Town Plan of Ayr from Ordnance Survey Town Plans 1847 - 1895
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The sample image above is from the 1855 Ordnance Survey Town Plan.  For full detailed plan see the site for National Library of Scotland

Ayr is a Royal burgh, and the capital of the parish and shire of its name, 77 miles, wsw of Edinburgh, 33 ssw of Glasgow, 34 ssw of Paisley, 12 ssw of Kilmarnock, and 11 s of Irvine, situate in the north west angle of the parish where the river Ayr flows past it into the Firth of Clyde. This border of Scotland has been inhabited from the earliest period of authentic history; for when, in the reign of Severus, the Roman fleet made the complete seaboard survey of Magna Britannica, this part of the coast was crowded with a population that evinced no amicable disposition towards the foreign obtruder; subsequently, however, the persevering and insidious encroacher penetrated through southern Caladonia, and the Celtic harp was hushed by the fanning wings of the Roman eagle; accordingly we find that the site of modern Ayr retained, in the 11th century, the undoubted traces of a Roman station; and tradition informs us that a hamlet, the vestige of this station, was in existance until the latter part of the 12th century, when William, surnamed the Lion, erased the odious blot, and laid the foundation of a new town in the ashes of the former conquerer.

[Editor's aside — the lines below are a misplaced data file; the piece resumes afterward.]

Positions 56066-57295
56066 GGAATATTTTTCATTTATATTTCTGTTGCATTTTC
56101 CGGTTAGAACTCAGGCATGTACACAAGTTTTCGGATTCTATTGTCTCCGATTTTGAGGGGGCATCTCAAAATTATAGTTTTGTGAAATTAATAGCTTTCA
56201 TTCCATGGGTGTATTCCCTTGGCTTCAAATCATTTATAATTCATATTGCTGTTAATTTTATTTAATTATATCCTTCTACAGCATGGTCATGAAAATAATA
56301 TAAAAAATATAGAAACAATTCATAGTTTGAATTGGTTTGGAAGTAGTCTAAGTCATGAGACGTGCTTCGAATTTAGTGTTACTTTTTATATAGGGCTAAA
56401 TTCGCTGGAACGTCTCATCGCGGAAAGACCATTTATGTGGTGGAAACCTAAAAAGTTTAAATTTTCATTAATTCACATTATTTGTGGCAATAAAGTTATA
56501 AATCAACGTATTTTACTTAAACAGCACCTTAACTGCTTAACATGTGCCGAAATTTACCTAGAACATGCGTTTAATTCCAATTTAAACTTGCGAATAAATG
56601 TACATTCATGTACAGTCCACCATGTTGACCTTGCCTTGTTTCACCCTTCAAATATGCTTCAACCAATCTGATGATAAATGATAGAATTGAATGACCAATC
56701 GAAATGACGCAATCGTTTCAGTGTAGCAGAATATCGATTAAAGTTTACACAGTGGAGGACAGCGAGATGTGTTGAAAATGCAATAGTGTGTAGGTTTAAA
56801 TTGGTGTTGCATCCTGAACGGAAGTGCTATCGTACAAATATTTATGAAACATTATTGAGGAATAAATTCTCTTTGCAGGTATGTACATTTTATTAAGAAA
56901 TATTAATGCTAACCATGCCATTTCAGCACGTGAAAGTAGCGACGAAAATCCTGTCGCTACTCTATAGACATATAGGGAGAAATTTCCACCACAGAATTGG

From  the Ayrshire Directory - 1837 - by Pigot & Co